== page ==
GM: Toronto open to re-signing Scutaro, Barajas

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Last month manager Cito Gaston indicated that catcher Rod Barajas wouldn’t be back in Toronto next season, but new general manager Alex Anthopoulos said yesterday that he’s interested in re-signing both Barajas and fellow free agent Marco Scutaro.
Blue Jays fans are free to interpret that as a sign Gaston himself might not be back in 2010, but it’s worth noting that along with saying “we like both players” and “we’d like to bring them both back” Anthopoulos added “but we can’t make a bad deal.” In other words, there’s a big difference between being open to re-signing a player and being open to re-signing a player at market value.
Re-signing Barajas figures to be the easy part thanks to his .661 OPS, although certainly as a veteran catcher with good power it’s possible that some team will overpay via a multi-year deal. On the other hand there’s little doubt that Scutaro is about to cash in on the open market following a career-year that saw him hit .282/.379/.409 with 12 homers, 35 doubles, 14 steals, and 90 walks while starting 143 games at shortstop.
My guess is that Barajas will only be back in Toronto if he’s willing to accept a modest one-year deal and Scutaro will find his big payday elsewhere, because handing out multi-year contracts to a pair of 34-year-olds likely isn’t how Anthopoulos wants to kick off his tenure as J.P. Ricciardi’s replacement.

DOJ settles antirust lawsuit against cable companies who don’t carry Dodgers games

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Last November, the U.S. Department of Justice sued AT&T, accusing its subsidiary, DirecTV, of being the ringleader in a plot in which it conspired with Cox Communications, Charter Communications and AT&T cable (then a separate company), to refuse to carry SportsNet LA, the Dodger-owned TV channel in violation of antitrust laws.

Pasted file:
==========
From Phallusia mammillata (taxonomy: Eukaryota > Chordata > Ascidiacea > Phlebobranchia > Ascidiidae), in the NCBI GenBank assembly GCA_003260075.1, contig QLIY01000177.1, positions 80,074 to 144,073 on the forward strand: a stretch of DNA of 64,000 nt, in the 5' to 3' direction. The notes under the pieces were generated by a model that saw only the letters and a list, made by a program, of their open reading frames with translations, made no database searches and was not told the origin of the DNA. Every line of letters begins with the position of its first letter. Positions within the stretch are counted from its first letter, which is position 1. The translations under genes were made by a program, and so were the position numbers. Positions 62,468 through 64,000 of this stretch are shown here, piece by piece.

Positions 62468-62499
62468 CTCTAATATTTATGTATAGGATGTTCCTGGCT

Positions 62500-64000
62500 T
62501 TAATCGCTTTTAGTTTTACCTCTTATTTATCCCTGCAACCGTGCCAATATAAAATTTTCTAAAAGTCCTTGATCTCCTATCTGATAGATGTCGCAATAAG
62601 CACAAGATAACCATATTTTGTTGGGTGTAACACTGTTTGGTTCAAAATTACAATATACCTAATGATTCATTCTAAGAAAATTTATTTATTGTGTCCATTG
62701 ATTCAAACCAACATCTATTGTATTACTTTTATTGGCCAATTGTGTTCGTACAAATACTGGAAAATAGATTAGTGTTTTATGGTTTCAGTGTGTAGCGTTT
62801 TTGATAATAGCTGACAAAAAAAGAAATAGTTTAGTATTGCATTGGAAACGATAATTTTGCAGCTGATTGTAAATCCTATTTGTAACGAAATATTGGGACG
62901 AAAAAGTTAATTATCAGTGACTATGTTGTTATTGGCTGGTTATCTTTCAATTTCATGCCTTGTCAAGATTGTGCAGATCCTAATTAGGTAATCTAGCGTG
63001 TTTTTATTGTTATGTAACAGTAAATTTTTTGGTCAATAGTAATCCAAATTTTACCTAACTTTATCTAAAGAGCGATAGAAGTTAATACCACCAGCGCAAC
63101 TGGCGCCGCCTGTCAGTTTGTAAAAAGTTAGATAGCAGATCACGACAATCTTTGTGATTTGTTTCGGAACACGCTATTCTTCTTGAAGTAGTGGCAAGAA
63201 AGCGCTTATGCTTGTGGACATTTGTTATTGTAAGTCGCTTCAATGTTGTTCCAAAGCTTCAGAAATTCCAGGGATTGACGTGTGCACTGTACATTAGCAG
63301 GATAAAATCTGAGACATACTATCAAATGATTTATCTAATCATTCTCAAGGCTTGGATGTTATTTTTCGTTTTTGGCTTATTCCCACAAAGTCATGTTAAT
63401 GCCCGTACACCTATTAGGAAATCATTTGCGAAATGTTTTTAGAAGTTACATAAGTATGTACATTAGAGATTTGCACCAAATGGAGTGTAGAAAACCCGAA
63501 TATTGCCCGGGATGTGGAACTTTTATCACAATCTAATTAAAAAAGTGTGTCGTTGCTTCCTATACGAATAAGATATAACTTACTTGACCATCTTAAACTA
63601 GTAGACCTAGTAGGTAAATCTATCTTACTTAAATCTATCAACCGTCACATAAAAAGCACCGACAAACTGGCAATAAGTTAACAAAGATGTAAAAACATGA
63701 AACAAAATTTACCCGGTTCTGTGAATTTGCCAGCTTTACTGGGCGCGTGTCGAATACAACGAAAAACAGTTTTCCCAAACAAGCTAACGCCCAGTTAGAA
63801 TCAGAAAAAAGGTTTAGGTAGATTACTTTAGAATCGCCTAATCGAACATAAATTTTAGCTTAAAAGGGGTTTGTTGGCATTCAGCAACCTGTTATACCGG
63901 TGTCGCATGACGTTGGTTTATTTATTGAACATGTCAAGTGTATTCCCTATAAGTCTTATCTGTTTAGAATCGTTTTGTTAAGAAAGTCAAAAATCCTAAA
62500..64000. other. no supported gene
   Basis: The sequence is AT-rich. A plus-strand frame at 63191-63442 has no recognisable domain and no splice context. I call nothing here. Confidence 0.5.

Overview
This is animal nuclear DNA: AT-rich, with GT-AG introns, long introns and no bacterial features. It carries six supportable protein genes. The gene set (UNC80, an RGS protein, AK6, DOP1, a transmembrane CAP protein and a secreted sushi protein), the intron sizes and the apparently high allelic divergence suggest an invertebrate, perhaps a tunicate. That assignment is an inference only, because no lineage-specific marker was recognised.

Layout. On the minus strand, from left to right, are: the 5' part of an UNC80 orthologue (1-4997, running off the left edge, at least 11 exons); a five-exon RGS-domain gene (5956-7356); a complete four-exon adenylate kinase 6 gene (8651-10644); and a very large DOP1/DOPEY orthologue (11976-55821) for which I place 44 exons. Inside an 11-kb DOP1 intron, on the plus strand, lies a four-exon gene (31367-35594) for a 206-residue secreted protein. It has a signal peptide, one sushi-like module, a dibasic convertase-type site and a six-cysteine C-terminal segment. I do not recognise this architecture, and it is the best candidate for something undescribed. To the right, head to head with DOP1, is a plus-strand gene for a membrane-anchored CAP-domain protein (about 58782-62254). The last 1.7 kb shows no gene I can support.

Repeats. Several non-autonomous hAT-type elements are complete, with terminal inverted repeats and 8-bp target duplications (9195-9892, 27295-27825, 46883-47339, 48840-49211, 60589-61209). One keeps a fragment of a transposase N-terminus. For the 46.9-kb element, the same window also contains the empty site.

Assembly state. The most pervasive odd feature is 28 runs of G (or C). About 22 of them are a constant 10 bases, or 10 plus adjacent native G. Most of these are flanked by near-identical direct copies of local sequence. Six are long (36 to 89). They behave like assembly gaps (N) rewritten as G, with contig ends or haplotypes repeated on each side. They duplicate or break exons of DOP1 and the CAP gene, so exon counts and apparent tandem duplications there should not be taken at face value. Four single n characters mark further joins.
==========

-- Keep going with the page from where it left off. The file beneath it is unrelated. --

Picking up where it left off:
Now that lawsuit is over. The DOJ settled with AT&T last night.

The bad news: no part of the settlement obligates DirecTV or any of the other alleged co-conspirators to carry Dodgers games or to even negotiate to that end. There is likewise no fine or truly substantive penalty. It’s basically a “do not do this again!” agreement with some antitrust training requirements for executives and some orders to monitor their communications about these things.

“We are pleased to have resolved this matter to the satisfaction of all parties,” an AT&T spokesman said yesterday, likely in the tone of a guy who is pretty happy to have had a major antitrust suit against him settled so quickly.

When the suit was filed, I anticipated a settlement, as most antitrust suits brought by the DOJ are settled. Such a settlement could’ve featured a cash penalty or, more significantly, a brokered agreement between the parties in question in lieu of a cash settlement that could’ve led to Dodgers games being carried on more channels. After all, more competition is the end game of the Antirust Division.

As it is, however, it’s hard to see this as anything other than a surrender by the DOJ and a victory for the those carriers who coordinated their efforts to not carry the Dodgers.

An open question, unanswered in anyone’s statements yesterday, is whether this settlement is 100% about the merits of the case — keeping in mind that the DOJ tends not file antitrust suits unless they think they can win, instead preferring to negotiate first — or whether it represents a new set of laxer priorities when it comes to antitrust enforcement from the Trump Administration and AG Jeff Sessions.

Video: Jake Arrieta hits a 465-foot home run off of Zack Greinke

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Jake Arrieta‘s bat is in midseason form already. The Cubs’ ace swatted a solo home run to center field off of Zack Greinke in Thursday afternoon’s Grapefruit League exhibition game, his first homer of the spring.

The blast went 465 feet, according to MLB.com’s Daren Willman.

Arrieta has hit two home runs in each of the past two seasons. Madison Bumgarner (eight) and Noah Syndergaard (four) are the only other pitchers to match or exceed his output in that department.

Greinke, meanwhile, is hoping to bounce back after a miserable 2016 season. He finished with an uncharacteristic 4.37 ERA in 26 starts in his first year with the Diamondbacks.